I often think about furniture when I am lying awake unable to get back to sleep. Not always, but last night at least. I am really fascinated by what gets people interested in antiques. I don’t see it as affectation–anything but, in fact. It can only be aesthetics. I have seen the gleam come into a client’s eye when they are looking at something and I know I have sold the object before they know they are buying it.

That inner light that yields the gleam is what interests me. Where does it come from and why does this one thing, not necessarily the only thing, make them glow?


In a discussion with a client and a shipping friend, we discussed the role of the decorator as it applies to the antiques world. My friend suggested that decorators were important in steering a client towards a style when they might not know which way to go. My response was that people who need to know a style should do some homework. In response to my remark about homework, the shipper told me about home installations where the decorator has bought and installed every last thing in the house.

I esteem the role of the decorator. It is very hard work. I have a hard enough time choosing fabric for my chairs and I only use three or four different fabrics. Decorators earn their money. However, there are people who are clearly more comfortable to let others make choices for them from art and antiques to toilet paper and cutlery. It amazes me that decorators feel capable of doing so much but it is even more amazing to me that people want someone to do so much that is so personal for them.

So much for doing homework.


The greatest thing about good rock and roll as I listen to my son’s birthday gift of the Killers album, “Hot Fuss”, is that it has gusto. It moves you. Great Kent furniture has gusto–Chippendale was less inclined that way and Hepplewhite and Sheraton are positively subdued. Henry Holland, on the other hand knew gusto and as a result, a lot of Regency furniture has it as well.

Gusto is not a word you would normally use to describe English furniture, but it is an aspect that it can have. Great English furniture has so many different qualities, none of them anthropomorphic in my opinion although I do hear people referring to their furniture in the third person. I guess there are qualities that even I don’t know about despite my close affiliation to the subject.

Perhaps this is decadent. I don’t think so. I believe it is involvement, the kind of involvement that gives dimension to life.


The exhibition at MoMA of Pissarro and Cezanne paintings is spectacular.

And while you are there, look at the late 19th and 20th century furniture. What Charles Rennie Mackintosh understood and which I don’t credit many other architect designers since that time as understanding, is how important vertical line is in creation. His chair and his poster at MoMA both demonstrate this and they are inspiring designs even though the chair will never be comfortable other than as a perch.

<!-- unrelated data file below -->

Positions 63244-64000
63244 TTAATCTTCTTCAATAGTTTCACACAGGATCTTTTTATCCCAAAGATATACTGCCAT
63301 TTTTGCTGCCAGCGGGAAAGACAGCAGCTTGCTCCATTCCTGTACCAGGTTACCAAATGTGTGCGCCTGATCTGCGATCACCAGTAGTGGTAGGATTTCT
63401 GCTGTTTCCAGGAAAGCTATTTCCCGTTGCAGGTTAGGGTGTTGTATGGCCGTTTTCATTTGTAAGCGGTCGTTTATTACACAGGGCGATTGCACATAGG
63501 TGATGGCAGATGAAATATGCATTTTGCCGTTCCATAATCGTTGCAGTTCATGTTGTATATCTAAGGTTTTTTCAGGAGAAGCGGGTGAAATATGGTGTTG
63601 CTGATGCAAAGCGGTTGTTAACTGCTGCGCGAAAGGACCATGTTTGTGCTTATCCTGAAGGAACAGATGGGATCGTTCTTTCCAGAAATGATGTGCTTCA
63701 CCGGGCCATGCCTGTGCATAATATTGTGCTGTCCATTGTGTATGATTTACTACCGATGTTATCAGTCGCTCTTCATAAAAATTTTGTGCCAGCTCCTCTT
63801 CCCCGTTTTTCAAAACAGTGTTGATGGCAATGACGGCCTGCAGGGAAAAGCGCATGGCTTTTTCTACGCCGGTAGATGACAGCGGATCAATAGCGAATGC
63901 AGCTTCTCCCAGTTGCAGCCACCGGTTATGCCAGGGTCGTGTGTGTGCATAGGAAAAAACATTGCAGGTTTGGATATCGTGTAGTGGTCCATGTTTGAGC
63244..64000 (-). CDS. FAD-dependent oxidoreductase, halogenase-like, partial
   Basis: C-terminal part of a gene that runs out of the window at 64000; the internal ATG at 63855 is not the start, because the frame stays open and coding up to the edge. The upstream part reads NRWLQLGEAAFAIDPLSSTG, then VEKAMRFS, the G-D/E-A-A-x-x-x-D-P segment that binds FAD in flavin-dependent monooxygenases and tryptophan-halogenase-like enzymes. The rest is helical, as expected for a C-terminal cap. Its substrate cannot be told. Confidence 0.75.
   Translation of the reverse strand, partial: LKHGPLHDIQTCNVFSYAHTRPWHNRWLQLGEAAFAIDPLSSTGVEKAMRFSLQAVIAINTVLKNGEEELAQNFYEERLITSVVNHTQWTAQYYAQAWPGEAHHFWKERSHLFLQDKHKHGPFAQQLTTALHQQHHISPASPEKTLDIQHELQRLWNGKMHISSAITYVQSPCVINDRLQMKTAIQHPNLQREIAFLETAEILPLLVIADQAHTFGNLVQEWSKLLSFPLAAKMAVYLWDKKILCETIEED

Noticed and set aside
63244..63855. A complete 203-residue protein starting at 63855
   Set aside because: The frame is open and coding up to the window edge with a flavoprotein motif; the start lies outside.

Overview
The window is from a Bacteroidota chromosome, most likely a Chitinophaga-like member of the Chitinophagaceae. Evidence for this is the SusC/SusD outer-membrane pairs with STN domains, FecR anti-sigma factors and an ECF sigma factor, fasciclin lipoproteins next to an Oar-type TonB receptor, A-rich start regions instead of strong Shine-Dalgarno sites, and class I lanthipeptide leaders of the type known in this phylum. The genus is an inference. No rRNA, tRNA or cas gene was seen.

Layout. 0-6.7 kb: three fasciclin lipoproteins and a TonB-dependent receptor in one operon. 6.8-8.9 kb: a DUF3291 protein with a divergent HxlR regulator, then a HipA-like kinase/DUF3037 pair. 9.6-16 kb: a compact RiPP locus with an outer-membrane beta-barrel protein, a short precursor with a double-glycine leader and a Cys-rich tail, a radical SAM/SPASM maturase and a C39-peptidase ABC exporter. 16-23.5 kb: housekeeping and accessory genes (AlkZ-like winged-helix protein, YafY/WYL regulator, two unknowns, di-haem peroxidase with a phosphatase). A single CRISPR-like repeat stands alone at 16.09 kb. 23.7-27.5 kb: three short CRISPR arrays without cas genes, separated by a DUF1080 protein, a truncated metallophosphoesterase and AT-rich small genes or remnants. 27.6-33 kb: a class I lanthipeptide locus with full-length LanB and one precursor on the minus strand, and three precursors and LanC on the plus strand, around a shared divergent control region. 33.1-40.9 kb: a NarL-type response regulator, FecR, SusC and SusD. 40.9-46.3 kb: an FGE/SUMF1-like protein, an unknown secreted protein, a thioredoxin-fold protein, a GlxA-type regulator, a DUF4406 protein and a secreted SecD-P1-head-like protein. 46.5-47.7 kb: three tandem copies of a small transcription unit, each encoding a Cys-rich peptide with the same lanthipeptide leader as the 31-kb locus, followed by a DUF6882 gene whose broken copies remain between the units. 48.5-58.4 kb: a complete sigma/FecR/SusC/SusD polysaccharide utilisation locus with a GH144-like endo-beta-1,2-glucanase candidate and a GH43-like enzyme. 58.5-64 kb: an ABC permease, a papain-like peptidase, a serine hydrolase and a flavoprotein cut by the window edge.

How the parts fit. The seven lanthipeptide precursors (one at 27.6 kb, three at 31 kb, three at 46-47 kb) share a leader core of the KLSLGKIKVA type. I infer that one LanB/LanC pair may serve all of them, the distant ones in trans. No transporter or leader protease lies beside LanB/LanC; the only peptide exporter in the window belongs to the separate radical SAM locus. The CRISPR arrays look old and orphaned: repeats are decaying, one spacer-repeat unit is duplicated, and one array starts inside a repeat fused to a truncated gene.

This detail alone, at least for me, makes him stand out from his peers and successors.


My use of the word tactile to describe one aspect of my business is slightly off the mark. Sensual is a better word as that is what engaging objects is all about. I suppose that I could have been a lawyer or an accountant and made my hobby sensual, but I lucked out and made it my business.

I visited MoMA yesterday for the first time in years. It was crowded. There was a furniture exhibition of late 19th to late 20th century designs. There was a Mackintosh chair that a classmate of mine at the London College of Furniture copied for her year end project. It has a high back with a an oval tablet held between the two stiles. The through tenons through which the tablet fit were very difficult to cut. It is a beautiful chair, but uncomfortable. There was a Rietveld chair as well that another classmate copied–a cubist conception made of one by ones used as a scaffolding to hold two pieces of plywood that made the seat and the back. The end grain of the one by ones are painted different colors than the rails and seat to emphasize the cubist nature of the design. This chair was also uncomfortable.

Some of the furniture from the last one hundred years such as the Marcel Breuer tubular steel chair works wonderfully and is still manufactured today. Other pieces are exercises in draughtsmanship where the designers seem to either be complementing or competing with the fine arts world. The thought behind them is often clever but as furniture to live with, I can’t help but be wedded to the 18th century.


When I speak of connectivity, I am referring to relationships that objects have to one another and why they are the shape, material and size that they are. But there is also the relationship that humans have with objects.

Objects are entirely different in how they touch us. The relationship that we create with an object, it doesn’t really matter what the object is, is elemental. Citizen Kane’s sled, Rosebud, reverberated in his mind for reasons that we could speculate on until the end of time.

I have a similar sense about English furniture. It is almost a belief system where I trust intrinsically in what I am looking at. My mechanic has that feeling for cars, something I do not nor ever will share. It is the best part of being in the tactile world.